What was the Duffy era, anyway?
Let’s look at the stuff that happened (and didn’t) over the eight years those gentlemen ran city government:
- Killing the fast ferry: Ten days into his administration, Duffy ended his predecessor’s pet project and Richards later engineered the sale of the boat.
- Tearing Down Midtown Plaza: Duffy took the struggling shopping mall through eminent domain, closed it and tore it down. The public price tag will top $100 million. The pace of the tear-down, rebuild and redevelopment has been glacial through the Duffy and Richards administrations. The decision could end up being a wonderful thing for downtown. The Seneca Building has been refurbished and Midtown Tower is next. The problem is there’s no plan for the remaining parcels.
- Killing Renaissance Square: Duffy’s hemming and hawing, and demands for last-minute changes sent the project into a tailspin. He never bought into the plan to build a performing arts center, MCC campus and bus terminal at Main and Clinton – even though much of the project was funded. Today, the bus station is under construction, MCC plans to ditch downtown (Big box Kodak complex doesn’t count), and the theater could go to the suburbs. Oh, and Main and Clinton is still a mess.
- Red Light Cameras: They bring in millions of dollars to city coffers, along with the ire of thousands of citizens. They only marginally increase safety in a city with very, very, very few fatal accidents. (The speed limit is 30 miles per hour.)
- Reorganizing the fire department: Duffy reduced trucks and personnel. The union claims this has made it harder to respond to fires.
- Developers were friends: From the $1 land sale to Dutch Summers to build $200,000 condos on Plymouth to a Restore NY grant that paid one-third the cost of two East Ave. condos to a $20 million city loan for College Town developers – City Hall was super-friendly to developers.
- Killing the High Falls laser light shows: Duffy also sold off the equipment, making the likelihood they’ll come back slim to none.
- Killing the East End Festivals: Richards and company allowed the snooty new East Ave. residents to throw their weight around. The festival came back for one night only this summer.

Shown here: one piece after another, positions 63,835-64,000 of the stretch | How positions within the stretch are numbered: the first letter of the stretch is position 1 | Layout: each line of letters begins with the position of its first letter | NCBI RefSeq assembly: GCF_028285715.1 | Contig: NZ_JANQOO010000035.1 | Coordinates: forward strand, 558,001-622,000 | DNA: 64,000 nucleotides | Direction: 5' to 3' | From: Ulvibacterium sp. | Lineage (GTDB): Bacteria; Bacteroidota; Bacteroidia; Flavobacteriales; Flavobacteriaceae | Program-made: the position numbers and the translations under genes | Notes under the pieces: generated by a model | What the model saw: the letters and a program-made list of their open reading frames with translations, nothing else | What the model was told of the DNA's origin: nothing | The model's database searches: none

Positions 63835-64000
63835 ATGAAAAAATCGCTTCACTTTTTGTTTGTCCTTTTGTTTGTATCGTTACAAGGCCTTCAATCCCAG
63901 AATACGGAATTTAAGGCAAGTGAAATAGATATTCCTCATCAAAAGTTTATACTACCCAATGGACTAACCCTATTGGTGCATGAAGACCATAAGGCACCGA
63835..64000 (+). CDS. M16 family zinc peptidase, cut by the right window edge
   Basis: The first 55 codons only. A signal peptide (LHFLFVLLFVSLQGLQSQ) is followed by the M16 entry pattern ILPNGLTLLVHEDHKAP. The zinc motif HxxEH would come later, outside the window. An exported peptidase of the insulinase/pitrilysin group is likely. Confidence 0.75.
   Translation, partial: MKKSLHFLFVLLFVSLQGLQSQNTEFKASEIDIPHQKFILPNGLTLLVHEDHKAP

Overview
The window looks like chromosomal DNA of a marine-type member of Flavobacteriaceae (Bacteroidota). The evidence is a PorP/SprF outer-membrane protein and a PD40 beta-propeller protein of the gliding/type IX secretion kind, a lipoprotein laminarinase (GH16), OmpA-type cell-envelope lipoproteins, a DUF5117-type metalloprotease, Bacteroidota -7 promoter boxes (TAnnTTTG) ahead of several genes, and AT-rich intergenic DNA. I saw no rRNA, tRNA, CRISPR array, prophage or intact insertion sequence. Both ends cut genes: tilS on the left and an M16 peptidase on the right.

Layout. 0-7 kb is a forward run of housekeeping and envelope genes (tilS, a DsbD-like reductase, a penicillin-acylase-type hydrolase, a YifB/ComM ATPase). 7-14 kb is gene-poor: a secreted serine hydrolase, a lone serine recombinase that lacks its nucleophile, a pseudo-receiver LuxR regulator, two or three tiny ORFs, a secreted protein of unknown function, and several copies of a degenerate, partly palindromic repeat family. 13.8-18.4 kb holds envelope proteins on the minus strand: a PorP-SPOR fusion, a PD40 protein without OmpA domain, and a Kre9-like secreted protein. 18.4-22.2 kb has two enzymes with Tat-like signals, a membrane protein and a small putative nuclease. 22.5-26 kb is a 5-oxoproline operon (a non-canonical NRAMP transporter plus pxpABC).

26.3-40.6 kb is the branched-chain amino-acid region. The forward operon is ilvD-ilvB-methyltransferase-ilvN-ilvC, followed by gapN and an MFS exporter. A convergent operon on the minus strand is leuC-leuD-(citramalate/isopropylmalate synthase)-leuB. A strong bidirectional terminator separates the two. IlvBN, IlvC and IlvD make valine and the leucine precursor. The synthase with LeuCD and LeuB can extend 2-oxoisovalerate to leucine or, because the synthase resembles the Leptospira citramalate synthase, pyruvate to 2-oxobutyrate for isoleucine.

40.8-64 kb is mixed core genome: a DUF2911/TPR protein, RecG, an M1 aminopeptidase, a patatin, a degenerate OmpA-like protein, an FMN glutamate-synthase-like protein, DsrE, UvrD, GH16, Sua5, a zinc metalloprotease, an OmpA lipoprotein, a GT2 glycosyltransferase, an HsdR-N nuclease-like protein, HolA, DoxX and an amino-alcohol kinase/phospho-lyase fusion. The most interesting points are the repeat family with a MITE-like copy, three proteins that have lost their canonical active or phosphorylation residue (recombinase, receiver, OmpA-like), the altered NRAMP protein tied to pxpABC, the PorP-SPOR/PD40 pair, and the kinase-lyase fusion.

- Killing NET offices: The city used to have mini-City Halls in neighborhoods. Duffy consolidated them. They are no longer the neighborhood forces they once were.
- Ruining Party in the Park: It now charges admission and is held in a parking lot.
- Selling Hemlock & Canadice lakes: The state has promised to keep the area around the source of Rochester’s drinking water pristine. It was a nice cash windfall. But we lost control of this beautiful and vital resource.
- Brooks Landing and Corn Hill Landing: Wait, those started under former mayor Bill Johnson.
- West Main Street revitalization: Also started under Johnson.
- Jazz Fest: That started under Johnson, but grew with huge Duffy support.
- Put port development on hold: The developments planned for the port right now, including a marina, were planned under the Johnson administration. Duffy put the whole thing on hold, only to resurrect it years later, with some tweaks.
- Turning Mt. Hope into the new West Ridge Rd.: College Town is supposed to be like a village for students. Now it appears even more scary to cross. Access for pedestrians and bicycles was sacrificed for cars. I bet it will be as congested as ever, meaning this widening of the road will not have accomplished its goal of smoother traffic. (It never does, according to many non-DOT traffic experts.)
- Going to war with the school district (and then backing down): Duffy wanted mayoral control. Richards put a stop to such talk and decided working with the school district was best. (Warren will bring back the war with her charter school agenda.)
There was a change when Duffy took over City Hall. There was a corporate mentality. Citizens were referred to as customers. Men (yes, men) from the private sector were brought in to run the economic development and the law departments. Duffy sent the message that City Hall was in the “right” hands and the city was “back.”
Duffy fought the establishment to become mayor and quickly became the establishment. City Hall clammed up. Department heads were no longer free to take my phone calls. I couldn’t poke my head into the mayor’s office. There was a much tighter control on information. There was far more spin and messaging. The mayor often traveled with an entourage of department heads, security and communications staff.
Did Duffy and Richards bring more development into the city? It’s hard to say what would have happened anyway. The South Wedge experienced a renaissance all by itself. The downtown housing boom started during the Johnson years. In fact, cities and downtowns across the country are seeing renewed interest. The city’s population decline reversed during the ’00s; Johnson was mayor for much of that time.
Duffy, Richards and Johnson all left the city with a good credit rating. All three mayors warned of structural problems. All three seemed to manage it well.
Duffy will be remembered for three things: Killing the ferry, killing Renaissance Square and killing Midtown.
It will likely be Warren’s task to see what rises in their place.